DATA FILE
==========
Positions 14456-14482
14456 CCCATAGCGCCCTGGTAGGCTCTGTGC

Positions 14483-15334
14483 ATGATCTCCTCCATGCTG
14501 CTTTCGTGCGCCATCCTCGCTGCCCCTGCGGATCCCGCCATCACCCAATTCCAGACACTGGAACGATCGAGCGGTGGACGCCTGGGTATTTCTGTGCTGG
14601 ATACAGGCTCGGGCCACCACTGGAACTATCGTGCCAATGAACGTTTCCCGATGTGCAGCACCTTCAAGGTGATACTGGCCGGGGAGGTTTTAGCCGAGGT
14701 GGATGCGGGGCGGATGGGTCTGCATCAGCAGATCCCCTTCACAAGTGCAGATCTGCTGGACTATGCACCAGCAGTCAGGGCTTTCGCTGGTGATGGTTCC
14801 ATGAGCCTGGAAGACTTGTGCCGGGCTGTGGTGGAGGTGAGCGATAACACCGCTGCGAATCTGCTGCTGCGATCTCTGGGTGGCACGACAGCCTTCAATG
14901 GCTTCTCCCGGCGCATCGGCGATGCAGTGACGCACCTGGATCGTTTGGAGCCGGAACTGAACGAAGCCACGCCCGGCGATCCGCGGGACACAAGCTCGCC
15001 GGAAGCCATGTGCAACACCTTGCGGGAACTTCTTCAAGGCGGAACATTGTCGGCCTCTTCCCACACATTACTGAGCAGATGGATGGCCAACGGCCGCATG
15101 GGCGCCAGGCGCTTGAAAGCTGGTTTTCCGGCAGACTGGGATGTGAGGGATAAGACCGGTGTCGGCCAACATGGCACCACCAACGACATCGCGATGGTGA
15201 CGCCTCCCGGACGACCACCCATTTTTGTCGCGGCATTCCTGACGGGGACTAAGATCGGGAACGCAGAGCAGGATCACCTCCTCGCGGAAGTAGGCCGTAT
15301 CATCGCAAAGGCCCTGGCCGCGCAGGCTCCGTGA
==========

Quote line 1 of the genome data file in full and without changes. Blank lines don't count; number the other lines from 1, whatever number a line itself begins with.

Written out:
Positions 14456-14482